TOKYO -- Japanese brokerages with strong retail operations performed well in the April-September half as domestic and U.S. equities soared while those tilted toward fixed-income trading struggled amid historically low interest rates.
Of the 21 brokerages that had reported earnings by Monday, 12 either logged higher net profit or returned to the black for the interim half.
Nomura Holdings said Monday that net profit climbed 1% from a year earlier to 108.7 billion yen ($958 million). Investors flocked to mutual funds focused on Indian equities, as well as low-risk balanced funds. The domestic retail segment more than doubled pretax profit from the year-earlier half.
Nomura's retail assets under management grew to a record 115 trillion yen at the end of September. The robust performance of retail operations helped to offset a struggling fixed-income segment.
Of the five biggest Japanese brokerages, SMBC Nikko Securities' bottom line rose by the most, increasing 31%. Aside from a lowered baseline from a relatively poor showing the previous year, an 18% surge in stock brokerage fees underpinned the big gain.
U.S. stock indexes, which have been hitting all-time highs, are also providing a crucial lift to brokerages on this side of the Pacific. Tokai Tokyo Financial Holdings saw operating revenue from overseas equities exceed that for domestic equities.
"Amid the trend called the fourth industrial revolution, there are numerous [U.S.] stocks that are attractive" to Japanese investors, said Tokai Tokyo Financial President Tateaki Ishida.
Amazon.com and Apple are becoming household names among Japanese retail investors. The turnover of international equities at Daiwa Securities Group reached a new record for a fiscal half. Brokerages are working to improve their ability to provide information on U.S. stocks. Transactions involving international equities provide fatter margins than their Japanese peers, meaning they make a sizable contribution to the brokerages' earnings.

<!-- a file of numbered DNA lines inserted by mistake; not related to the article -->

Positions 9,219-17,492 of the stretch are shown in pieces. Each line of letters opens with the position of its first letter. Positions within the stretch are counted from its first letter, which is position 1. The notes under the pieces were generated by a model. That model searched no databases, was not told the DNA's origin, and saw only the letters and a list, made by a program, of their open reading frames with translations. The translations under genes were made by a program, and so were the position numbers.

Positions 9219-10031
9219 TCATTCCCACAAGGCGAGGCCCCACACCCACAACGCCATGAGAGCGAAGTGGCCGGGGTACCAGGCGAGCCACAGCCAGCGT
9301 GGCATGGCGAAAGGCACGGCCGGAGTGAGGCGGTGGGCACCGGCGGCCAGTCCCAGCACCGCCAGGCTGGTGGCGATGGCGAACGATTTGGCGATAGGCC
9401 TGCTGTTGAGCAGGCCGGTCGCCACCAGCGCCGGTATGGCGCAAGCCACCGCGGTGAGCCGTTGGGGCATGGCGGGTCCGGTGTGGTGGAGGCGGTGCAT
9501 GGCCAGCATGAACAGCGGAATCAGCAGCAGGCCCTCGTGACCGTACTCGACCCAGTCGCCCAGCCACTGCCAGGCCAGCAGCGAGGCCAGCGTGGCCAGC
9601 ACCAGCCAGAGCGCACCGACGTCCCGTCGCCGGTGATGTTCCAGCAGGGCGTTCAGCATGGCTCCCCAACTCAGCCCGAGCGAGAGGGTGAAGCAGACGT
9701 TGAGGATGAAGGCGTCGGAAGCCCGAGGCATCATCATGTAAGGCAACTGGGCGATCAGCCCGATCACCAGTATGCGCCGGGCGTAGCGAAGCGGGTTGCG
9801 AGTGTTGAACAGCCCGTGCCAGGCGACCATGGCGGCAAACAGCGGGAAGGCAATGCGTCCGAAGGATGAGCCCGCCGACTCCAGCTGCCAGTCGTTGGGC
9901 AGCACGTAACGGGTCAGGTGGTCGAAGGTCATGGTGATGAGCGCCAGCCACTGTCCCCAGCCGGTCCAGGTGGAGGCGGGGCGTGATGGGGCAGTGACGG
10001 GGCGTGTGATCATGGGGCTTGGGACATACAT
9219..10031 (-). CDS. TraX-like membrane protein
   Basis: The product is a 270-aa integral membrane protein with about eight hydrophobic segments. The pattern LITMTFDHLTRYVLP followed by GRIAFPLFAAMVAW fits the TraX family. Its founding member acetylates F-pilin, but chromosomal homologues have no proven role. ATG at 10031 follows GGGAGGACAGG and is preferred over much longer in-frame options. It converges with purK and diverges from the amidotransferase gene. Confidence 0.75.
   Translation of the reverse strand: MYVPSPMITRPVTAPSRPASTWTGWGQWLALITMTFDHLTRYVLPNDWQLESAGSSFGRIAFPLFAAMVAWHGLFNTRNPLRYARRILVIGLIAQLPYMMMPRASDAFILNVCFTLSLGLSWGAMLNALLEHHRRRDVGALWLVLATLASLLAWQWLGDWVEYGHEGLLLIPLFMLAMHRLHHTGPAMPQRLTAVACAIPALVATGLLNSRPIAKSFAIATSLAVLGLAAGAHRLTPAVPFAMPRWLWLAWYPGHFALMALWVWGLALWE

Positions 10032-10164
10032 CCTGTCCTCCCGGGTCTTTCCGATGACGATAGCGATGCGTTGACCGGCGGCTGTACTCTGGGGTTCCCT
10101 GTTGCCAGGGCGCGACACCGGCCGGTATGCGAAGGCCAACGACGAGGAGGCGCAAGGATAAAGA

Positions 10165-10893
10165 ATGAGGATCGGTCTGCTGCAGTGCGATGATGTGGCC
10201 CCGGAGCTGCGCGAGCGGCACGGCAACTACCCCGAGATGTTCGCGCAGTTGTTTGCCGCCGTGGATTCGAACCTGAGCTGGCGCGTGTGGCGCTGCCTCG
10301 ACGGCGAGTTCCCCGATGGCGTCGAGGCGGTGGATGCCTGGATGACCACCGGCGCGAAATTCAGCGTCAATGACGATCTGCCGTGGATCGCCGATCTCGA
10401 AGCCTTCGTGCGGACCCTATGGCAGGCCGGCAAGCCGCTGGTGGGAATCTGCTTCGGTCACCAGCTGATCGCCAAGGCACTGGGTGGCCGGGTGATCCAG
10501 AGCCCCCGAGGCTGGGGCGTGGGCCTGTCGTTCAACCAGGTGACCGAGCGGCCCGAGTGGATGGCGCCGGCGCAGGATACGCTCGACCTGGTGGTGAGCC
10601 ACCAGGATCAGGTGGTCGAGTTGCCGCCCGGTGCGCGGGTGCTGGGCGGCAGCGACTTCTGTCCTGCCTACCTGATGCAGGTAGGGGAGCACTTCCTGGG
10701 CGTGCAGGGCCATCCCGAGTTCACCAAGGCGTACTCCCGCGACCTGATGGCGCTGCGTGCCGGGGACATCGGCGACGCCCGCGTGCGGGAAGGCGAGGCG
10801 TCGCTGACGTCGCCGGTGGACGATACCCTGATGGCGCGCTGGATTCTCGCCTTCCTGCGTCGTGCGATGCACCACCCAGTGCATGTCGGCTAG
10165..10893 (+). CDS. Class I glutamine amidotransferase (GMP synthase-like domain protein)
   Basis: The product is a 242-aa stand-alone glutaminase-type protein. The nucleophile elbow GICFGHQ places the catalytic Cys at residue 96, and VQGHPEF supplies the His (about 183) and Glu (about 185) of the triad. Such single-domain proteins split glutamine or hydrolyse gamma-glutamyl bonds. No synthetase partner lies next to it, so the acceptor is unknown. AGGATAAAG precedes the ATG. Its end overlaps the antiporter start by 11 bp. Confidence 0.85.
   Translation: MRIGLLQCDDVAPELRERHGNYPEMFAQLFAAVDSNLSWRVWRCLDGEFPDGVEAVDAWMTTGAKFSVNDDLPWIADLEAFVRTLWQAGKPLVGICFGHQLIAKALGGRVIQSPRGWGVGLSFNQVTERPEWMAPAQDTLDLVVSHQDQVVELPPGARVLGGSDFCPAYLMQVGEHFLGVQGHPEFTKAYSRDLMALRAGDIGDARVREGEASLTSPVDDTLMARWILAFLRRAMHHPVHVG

Debt market blues
Investment houses that concentrate heavily on debt instruments ended up falling behind. Bond trading revenue fell sharply at Mizuho Securities, and net profit tumbled 87% to 17.1 billion yen.
"Because bond yields are at historic lows," customers have been less active in the bond market, said Atsushi Takahashi, executive managing director at Mizuho Securities.
Domestically, the Bank of Japan is guiding long-term interest rates to around zero, and U.S. long-dated yields have been low for some time. Investors around the globe have been shying away from bond transactions, leaving brokerages with depleted trading opportunities. The fixed-income segments at Nomura and Daiwa are also facing grim earnings environments.
Meanwhile, the Nikkei Stock Average topped 22,000 this month, reaching its highest in 21 years and three months. Although individuals have been busy dumping holdings and locking in profits, "There are indications funds lying in wait are searching for investment opportunities," said Takumi Kitamura, Nomura's chief financial officer.